Monstrous spiders, dragon-aided epic battles, endangered hobbits and final farewells ... the finale of the Lord of the Rings trilogy boldly upped the ante. Although the first two films had excited viewers, critics and accountants, Return of the King sealed Peter Jackson's place in movie legend. Reviewers praised it with gusto and the film won a staggering 11 Oscars, a total matched only by Titanic and Ben-Hur. Return anointed a Hollywood empire in the Wellington suburb of Miramar. The box office figures weren't half bad, and nor was the effect on New Zealand tourism.
The second Lord of the Rings installment sees hobbit Frodo Baggins continuing his mission to destroy the ring. Meanwhile the Fellowship is breaking apart, and an epic night battle ensues at Helm's Deep. The film marked a star turn by Gollum, the emaciated Andy Serkis-voiced creature whose realisation was a cinema landmark and a triumph for the design and special effects team. Alongside praise for the film's pace and spectacle, The Two Towers broke international opening records, before going on to outgross Fellowship of the Ring, and win two technical Oscars.
For her first feature, writer/director Gillian Ashurst wanted a “big wide road movie; big skies; big long roads.” Cruising the Canterbury landscapes are small-town dreamers Alice (Heavenly Creature Melanie Lynskey) and Johnny (future Almighty Johnson Dean O’Gorman). But the duo’s adventures go awry after encountering a charming American cowboy. Reviews were generally upbeat: praising the talented cast, plus Ashurst’s ability to mix moods and genres. Snakeskin won five awards at the 2001 NZ Film and TV Awards, including best film and cinematography.
The Fellowship of the Ring was the film that brought Peter Jackson's talents to a mass international audience. A year after its release, the first instalment of his adaptation of Tolkien's beloved tale of heroic hobbits was the seventh most successful film of all-time. Critic David Ansen (Newsweek) was one of many to praise the fan-appeasing Frodo-centric take, for its "high-flying risks: it wears its earnestness, and its heart, on its muddy, blood-streaking sleeve." At 2002's Academy Awards, Weta maestro Richard Taylor became the first Kiwi to win two Oscars on one night.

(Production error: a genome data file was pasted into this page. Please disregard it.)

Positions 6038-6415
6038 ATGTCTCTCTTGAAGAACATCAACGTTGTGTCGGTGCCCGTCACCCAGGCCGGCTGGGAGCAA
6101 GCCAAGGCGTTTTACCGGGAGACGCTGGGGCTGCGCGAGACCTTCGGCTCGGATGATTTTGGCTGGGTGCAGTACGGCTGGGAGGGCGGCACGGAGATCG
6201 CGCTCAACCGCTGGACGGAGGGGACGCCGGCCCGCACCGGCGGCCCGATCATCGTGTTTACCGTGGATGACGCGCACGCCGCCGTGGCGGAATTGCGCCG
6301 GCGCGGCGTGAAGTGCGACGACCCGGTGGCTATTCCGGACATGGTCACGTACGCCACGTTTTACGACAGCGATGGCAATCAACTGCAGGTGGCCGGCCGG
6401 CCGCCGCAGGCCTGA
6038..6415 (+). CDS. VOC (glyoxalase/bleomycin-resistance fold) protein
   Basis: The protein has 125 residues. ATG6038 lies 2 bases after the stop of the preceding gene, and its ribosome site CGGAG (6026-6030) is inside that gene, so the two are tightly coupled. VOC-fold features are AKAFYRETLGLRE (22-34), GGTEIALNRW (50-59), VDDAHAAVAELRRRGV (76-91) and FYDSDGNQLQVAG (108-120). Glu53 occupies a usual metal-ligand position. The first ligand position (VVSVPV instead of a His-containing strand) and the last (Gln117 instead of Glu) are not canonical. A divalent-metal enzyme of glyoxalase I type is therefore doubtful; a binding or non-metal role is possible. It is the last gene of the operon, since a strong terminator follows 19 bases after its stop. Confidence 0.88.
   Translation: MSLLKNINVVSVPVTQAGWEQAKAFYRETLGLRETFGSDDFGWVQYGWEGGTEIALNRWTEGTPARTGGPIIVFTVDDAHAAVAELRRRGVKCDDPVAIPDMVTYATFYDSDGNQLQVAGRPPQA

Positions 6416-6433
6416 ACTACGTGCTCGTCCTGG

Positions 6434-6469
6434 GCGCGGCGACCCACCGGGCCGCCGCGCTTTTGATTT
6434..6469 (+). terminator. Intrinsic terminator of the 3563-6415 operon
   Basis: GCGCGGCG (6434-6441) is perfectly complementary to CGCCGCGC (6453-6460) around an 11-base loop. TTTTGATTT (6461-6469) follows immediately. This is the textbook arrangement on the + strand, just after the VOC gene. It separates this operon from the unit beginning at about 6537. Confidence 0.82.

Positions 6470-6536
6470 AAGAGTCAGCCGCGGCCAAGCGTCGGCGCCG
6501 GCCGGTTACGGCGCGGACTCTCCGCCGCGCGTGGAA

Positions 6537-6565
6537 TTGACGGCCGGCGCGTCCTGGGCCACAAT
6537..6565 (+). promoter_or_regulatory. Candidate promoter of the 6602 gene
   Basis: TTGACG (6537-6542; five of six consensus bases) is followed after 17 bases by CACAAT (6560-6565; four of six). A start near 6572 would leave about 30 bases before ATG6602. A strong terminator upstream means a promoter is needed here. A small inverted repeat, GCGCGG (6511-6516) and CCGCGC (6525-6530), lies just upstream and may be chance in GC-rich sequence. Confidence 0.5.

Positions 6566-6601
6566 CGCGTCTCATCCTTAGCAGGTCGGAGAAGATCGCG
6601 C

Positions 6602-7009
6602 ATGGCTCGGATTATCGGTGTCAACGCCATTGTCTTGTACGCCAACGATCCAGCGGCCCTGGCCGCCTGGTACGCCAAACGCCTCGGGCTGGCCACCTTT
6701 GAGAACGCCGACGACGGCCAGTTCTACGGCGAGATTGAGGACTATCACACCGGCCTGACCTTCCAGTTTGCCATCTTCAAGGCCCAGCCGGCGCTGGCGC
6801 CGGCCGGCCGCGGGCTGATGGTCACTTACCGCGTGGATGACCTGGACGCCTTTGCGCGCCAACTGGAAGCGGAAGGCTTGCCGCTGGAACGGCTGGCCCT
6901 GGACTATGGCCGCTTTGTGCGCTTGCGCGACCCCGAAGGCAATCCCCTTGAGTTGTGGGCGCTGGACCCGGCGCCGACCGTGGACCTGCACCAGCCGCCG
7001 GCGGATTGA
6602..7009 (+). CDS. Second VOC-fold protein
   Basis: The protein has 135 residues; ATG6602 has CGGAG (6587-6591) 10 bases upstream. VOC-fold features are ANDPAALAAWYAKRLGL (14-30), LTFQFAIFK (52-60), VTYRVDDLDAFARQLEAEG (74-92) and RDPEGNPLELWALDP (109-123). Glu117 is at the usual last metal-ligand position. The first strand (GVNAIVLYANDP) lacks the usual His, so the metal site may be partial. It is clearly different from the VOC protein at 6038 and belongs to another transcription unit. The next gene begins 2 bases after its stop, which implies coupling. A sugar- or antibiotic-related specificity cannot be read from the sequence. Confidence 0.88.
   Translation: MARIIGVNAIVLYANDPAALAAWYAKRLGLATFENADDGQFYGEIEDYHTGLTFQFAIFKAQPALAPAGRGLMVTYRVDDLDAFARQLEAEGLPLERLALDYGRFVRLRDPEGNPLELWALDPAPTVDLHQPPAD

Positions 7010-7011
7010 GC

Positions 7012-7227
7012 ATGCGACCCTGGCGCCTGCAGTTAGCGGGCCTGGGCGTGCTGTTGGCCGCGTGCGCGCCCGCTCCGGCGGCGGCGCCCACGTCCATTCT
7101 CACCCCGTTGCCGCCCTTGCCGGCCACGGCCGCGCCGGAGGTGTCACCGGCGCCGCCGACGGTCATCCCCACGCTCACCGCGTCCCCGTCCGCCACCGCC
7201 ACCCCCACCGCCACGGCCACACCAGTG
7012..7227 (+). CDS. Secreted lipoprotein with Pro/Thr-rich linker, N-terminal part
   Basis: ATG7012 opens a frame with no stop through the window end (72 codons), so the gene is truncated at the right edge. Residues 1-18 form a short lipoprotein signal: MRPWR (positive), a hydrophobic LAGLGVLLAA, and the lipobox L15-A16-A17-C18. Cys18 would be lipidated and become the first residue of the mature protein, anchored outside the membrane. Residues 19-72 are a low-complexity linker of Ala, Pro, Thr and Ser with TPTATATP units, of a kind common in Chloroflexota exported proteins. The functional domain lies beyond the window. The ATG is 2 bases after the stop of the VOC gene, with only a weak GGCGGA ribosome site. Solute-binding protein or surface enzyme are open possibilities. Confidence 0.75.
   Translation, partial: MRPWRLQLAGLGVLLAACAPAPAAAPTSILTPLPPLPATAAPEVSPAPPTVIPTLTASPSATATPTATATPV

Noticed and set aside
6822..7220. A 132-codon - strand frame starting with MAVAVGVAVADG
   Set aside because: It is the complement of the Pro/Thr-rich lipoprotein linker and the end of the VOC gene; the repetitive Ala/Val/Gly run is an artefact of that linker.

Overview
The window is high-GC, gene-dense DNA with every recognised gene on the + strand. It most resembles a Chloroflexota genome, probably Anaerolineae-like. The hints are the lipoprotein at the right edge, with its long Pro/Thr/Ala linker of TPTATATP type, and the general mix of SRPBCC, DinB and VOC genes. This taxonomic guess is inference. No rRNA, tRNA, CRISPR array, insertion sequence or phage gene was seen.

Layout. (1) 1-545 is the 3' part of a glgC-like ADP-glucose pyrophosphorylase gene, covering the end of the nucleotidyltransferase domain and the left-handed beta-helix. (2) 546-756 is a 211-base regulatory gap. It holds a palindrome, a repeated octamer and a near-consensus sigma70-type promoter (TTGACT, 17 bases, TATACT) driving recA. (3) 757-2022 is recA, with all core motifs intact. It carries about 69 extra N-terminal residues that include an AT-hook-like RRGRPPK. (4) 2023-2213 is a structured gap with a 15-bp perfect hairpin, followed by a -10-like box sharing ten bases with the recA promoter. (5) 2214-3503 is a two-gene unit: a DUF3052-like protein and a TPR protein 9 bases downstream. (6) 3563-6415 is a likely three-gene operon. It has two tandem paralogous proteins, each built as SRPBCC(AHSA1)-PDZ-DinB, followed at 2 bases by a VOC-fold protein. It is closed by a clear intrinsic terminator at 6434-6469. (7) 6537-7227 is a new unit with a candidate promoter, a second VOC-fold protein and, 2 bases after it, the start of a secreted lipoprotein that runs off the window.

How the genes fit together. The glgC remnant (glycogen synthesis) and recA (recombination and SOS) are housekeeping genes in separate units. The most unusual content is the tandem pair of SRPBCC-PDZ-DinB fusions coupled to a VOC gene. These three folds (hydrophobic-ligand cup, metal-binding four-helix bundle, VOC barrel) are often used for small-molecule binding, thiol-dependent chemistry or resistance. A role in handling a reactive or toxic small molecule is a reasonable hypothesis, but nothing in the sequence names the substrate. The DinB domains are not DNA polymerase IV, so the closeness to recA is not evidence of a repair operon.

One of the most successful television shows shot on Kiwi soil, The Tribe was the brainchild of British-born Raymond Thompson. In a future where the adults have been wiped out by a virus, the children that remain have formed into competing tribes, some of whom live to terrorise. Running five seasons, The Tribe sold to more than 120 territories, and the cast toured performances from the soundtrack for overseas fans. The cast were almost entirely New Zealanders, as were most of the crew. Sequel The New Tomorrow, following descendants of the original characters, screened in 2005.
Shortland Street is a fast-paced serial drama set in an inner city Auckland hospital. The long-running South Pacific Pictures production is based around the births, deaths and marriages of the hospital's staff and patients. It screens on TVNZ’s TV2 network five days a week. In 2017 the show was set to celebrate its 25th anniversary, making it New Zealand’s longest running drama by far. Characters and lines from the show have entered the culture — starting with “you’re not in Guatemala now, Dr Ropata!” in the very first episode. Mihi Murray writes about Shortland Street here.